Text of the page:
# How much would you pay to see a movie in 8K HFR Autosterocopic 3D at 360 degrees? With 4D effects?

Suppose such a theater were set up for Avengers Infinity War I and II. How much would you be willing to pay to see such a movie shot that way? Something happening on the screen no matter which direction you looked from, a screen 4 times the resolution of a 4K TV, all in 3D, no glasses required, with blowing wind and temperature (and possibly water effects) so you feel like you're actually in the movie?

We have 3D movies that require glasses. Tech is a few years off yet for massive theater screens that can be 3D without glasses.

We have HFR movies. We have 360. We have 8K. We have 4D.

But almost NEVER, do we ever combine all these into a single experience. What sort of movie would you want to see with all these experiences combined? And how much would you pay to watch a movie like that? Even if you had to stand up for the whole movie because there'd be nowhere left to put seats?
Updates:
For the tech vocab challenged:
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- 8K = 7680×4320 resolution. (Way bigger than IMAX.)
- 4D = The movie can soak your shirt. Or make you smell peanut butter. Like at a theme park.
Autosteroscopy = No glasses to see in 3D.
- HFR = High frame rate. Like "Hobbit: An Unexpected Journey," shot in 48 frames per second.
- 360 = All directions. Like a theme park attraction.

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## Most Helpful Guy

• Considering I don't know what half of those words mean, I'm just going to assume that it's just a huge fancy movie with a bunch of unneeded fatures that add a shedload of cost onto the ticket.

I'd rather just pay \$8 on cheap night to watch it in 3D.

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• 8K = 7680×4320 resolution. Bigger than IMAX. By a lot.
360 = Panoramic.
HFR = 48 frames per second, rather than 24. The Hobbit was shot this way. 48 is similar to 50p temporal, which is double the temporal resolution of PAL television, for reference. 24 FPS is similar to 29.97 FPS, which is the NTSC standard framerate for old-school television.

4D = theme-park-like effects added to simulate effects from the movie, such as getting splashed when a character in the movie gets wet, or the seat rocking when they get knocked into a building.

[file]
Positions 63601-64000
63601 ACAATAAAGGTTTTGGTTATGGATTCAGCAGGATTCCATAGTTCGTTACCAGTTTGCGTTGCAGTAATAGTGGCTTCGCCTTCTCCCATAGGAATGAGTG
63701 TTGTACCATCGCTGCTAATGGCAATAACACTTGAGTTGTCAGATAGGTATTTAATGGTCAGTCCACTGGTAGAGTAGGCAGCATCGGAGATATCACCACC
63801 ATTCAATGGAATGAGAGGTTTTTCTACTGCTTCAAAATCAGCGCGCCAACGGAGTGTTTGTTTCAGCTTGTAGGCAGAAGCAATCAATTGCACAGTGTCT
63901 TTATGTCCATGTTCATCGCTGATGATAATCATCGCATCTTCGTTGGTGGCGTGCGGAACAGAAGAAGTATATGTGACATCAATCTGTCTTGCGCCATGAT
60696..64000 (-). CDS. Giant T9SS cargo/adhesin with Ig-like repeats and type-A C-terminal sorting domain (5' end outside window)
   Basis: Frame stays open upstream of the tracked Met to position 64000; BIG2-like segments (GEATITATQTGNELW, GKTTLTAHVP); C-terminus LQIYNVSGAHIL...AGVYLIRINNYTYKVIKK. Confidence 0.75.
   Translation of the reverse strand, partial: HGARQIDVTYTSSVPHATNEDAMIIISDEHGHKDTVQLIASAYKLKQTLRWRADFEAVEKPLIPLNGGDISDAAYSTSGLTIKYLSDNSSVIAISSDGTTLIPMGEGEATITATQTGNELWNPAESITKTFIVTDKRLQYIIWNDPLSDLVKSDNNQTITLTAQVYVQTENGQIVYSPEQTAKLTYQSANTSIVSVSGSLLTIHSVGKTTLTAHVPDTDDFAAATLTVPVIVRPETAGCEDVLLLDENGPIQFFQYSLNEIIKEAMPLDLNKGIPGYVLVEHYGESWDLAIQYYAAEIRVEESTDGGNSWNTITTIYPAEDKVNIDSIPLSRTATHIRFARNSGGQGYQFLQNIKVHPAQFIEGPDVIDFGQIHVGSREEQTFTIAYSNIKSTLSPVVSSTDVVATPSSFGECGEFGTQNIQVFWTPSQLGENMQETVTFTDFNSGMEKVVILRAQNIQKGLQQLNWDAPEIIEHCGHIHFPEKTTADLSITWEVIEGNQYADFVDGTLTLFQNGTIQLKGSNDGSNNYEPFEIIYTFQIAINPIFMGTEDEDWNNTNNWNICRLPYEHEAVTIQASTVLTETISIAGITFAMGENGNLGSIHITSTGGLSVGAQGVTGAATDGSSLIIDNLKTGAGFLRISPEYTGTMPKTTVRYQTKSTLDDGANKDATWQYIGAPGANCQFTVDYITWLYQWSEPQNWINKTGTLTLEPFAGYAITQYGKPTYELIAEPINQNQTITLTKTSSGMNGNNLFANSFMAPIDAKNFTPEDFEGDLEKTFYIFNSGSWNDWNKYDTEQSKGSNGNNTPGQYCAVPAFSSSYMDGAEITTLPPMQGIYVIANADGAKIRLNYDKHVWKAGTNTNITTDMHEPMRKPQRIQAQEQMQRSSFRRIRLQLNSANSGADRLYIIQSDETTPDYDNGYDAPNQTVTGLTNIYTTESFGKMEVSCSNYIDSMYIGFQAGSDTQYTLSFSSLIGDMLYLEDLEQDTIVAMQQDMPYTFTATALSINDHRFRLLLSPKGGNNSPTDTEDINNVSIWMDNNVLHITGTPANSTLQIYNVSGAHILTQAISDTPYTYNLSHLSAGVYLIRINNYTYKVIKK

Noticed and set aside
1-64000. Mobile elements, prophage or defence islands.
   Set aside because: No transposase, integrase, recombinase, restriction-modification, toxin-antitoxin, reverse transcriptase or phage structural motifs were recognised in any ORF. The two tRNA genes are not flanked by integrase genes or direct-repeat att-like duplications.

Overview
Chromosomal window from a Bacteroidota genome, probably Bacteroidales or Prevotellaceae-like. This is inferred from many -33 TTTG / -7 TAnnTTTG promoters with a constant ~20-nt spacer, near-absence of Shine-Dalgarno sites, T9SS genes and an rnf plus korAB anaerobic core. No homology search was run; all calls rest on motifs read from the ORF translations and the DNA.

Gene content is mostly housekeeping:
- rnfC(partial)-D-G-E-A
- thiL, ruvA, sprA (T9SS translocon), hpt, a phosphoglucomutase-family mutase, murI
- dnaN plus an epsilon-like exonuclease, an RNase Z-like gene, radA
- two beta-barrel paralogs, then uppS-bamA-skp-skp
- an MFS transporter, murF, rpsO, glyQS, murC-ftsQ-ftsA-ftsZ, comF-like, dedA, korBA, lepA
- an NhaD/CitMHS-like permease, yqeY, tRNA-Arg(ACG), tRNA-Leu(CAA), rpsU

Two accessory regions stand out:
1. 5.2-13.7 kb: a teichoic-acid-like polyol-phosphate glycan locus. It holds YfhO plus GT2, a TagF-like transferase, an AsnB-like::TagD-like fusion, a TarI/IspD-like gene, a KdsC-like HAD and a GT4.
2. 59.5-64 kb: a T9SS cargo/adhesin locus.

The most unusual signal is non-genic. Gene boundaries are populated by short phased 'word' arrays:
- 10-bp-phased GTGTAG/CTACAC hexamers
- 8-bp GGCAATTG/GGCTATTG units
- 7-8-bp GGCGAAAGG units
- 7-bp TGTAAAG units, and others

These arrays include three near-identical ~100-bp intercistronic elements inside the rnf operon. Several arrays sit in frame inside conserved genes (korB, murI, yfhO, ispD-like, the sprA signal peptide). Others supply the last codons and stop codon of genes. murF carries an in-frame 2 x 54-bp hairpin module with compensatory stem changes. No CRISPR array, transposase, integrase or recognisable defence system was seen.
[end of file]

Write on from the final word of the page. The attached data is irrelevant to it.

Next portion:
Autostereoscopic = Able to render itself 3D without you having to wear glasses to see the effect. The Nintendo 3DS can do this using a parallax barrier, since it has a small screen.

It'd be a nightmare to storyboard a feature-length superhero movie that way. Also... what does "cut" mean in 3D panorama anyway?

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• The 3DS only works at all in any sense because it's small enough to utilize a parallax barrier method. However, larger screens and parallax barriers don't work. Multi-angle autostereoscopy requires a super-expensive process. Like insanely expensive. Most other methods are direct-angle-view-only, which is impractical.

One thing is for sure: anaglyph is dead. While it is the single most reliable multi-angle method, nobody wants to hurt their eyes using it anymore.

As for my vocab: This is what having a TV production degree and being able to do nothing with it for 6 years gets you.

• That genuinely made me laugh pretty hard. Considering it's 12:33AM for me right now, I may or may not have woken others up.

Anywho, considering what you said, I'd say the base price each ticket would be around the same price as Leafs tickets (a couple hundred \$CAD). But considering very few people would buy the tickets, they have to make them more expensive, so I'd say upwards of \$500, \$600 (CAD) even.